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Goldfish don’t do this!

June 11, 2010

Susan Greenfield

Professor Susan Greenfield is in Australia at the moment. She is a world leader in the area of neuroscience, an author, and a life peer. She was “Thinker in Residence” for the South Australian Government in 2004/5 and is currently Director of the Oxford Centre for the Mind U.K. She is the  2010 medalist for the Australian Society for Medical Research. I really like her approach…she thinks it’s  important to talk to the media, to talk to the private sector, to talk to politicians, to talk to educationalists and really to contribute to the mainstream of life as it’s lived right now in the 21st century. She says “Science is touching everything we do.”

You are always evolving!

She says, “Think about it, you’re not the same person you were an hour ago…you’re evolving all the time. You’re changing. This is the fantastic thing about the brain – you’re always evolving.  Your brain connections are changing just very slightly. If you were the same person, if you were identical, you would always have the same consciousness.”

(The same over and over again…..think about it…….it would be  “Groundhog Day “for the brain….)

“What drives the brain anyway? What is it that keeps all the brain cells stimulated and changing? It’s the constant interaction with the environment. And the most brilliant thing about being born a human being is that we are brilliant at responding and adapting to our environment. So gradually you’re personalising your brain by the experience you’re having. You evaluate the world in terms of what you’ve experienced already. So gradually the world gathers a meaning, a significance to you. Sometimes it’s a highly personal meaning, something that means something to you, but not to others, because there’s these wonderful connections.”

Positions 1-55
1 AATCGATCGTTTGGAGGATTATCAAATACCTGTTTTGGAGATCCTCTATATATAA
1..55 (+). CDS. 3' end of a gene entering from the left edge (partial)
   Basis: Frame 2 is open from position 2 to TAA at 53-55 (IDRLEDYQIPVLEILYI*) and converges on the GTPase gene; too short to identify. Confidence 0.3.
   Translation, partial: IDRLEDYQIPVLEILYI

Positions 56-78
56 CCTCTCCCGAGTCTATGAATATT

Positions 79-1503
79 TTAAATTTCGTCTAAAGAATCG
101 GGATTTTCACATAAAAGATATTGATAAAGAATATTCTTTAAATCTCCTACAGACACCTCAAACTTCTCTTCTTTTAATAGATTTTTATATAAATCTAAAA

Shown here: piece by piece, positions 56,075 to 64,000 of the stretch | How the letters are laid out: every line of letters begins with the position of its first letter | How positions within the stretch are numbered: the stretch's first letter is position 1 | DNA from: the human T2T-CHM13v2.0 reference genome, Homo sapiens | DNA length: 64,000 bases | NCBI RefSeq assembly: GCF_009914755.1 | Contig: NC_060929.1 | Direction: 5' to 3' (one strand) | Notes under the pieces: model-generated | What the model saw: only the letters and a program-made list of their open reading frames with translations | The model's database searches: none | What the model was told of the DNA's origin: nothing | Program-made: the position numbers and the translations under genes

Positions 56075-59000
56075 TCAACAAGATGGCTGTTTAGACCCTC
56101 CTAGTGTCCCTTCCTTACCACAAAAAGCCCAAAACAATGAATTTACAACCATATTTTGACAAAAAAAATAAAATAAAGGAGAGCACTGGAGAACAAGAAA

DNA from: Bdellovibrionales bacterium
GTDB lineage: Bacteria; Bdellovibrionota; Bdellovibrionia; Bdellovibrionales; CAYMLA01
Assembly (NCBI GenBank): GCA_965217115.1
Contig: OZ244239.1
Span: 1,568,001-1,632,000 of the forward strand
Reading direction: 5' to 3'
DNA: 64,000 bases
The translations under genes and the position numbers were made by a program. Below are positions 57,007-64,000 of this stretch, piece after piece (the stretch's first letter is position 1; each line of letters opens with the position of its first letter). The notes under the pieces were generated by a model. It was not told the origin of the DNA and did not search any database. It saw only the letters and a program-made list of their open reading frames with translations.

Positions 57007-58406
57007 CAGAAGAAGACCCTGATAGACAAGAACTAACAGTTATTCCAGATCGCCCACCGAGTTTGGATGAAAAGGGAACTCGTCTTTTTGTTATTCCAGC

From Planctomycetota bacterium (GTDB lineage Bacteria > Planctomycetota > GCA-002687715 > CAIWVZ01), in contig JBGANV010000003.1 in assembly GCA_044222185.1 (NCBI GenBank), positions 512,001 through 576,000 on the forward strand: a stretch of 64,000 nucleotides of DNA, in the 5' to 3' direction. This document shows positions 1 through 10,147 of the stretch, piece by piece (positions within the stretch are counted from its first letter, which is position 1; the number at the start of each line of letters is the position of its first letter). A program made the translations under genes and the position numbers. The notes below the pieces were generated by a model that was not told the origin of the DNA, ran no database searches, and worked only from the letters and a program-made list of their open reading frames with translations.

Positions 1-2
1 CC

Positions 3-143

Now, goldfish don’t do this.

“No, goldfish don’t do this because they live out this genetic imperative. They obey instinct. Whereas if you’re a human being, you have this leisurely childhood and you learn, but human beings at all ages can learn. And over the years we develop a unique personality because our individual brains have had individual experiences. Every moment you are alive these experiences will leave their mark on the connections between your brain cells.”

So, as I write, my experience is more and more about understanding the potential of the brain’s plasticity. This experience will leave its mark on the connections between my brain cells, and according to current scientific research these new experiences will help ward off decline.

Susan Greenfield has recently expressed concerns that modern technology, and in particular social networking sites, may have a negative impact on child development.

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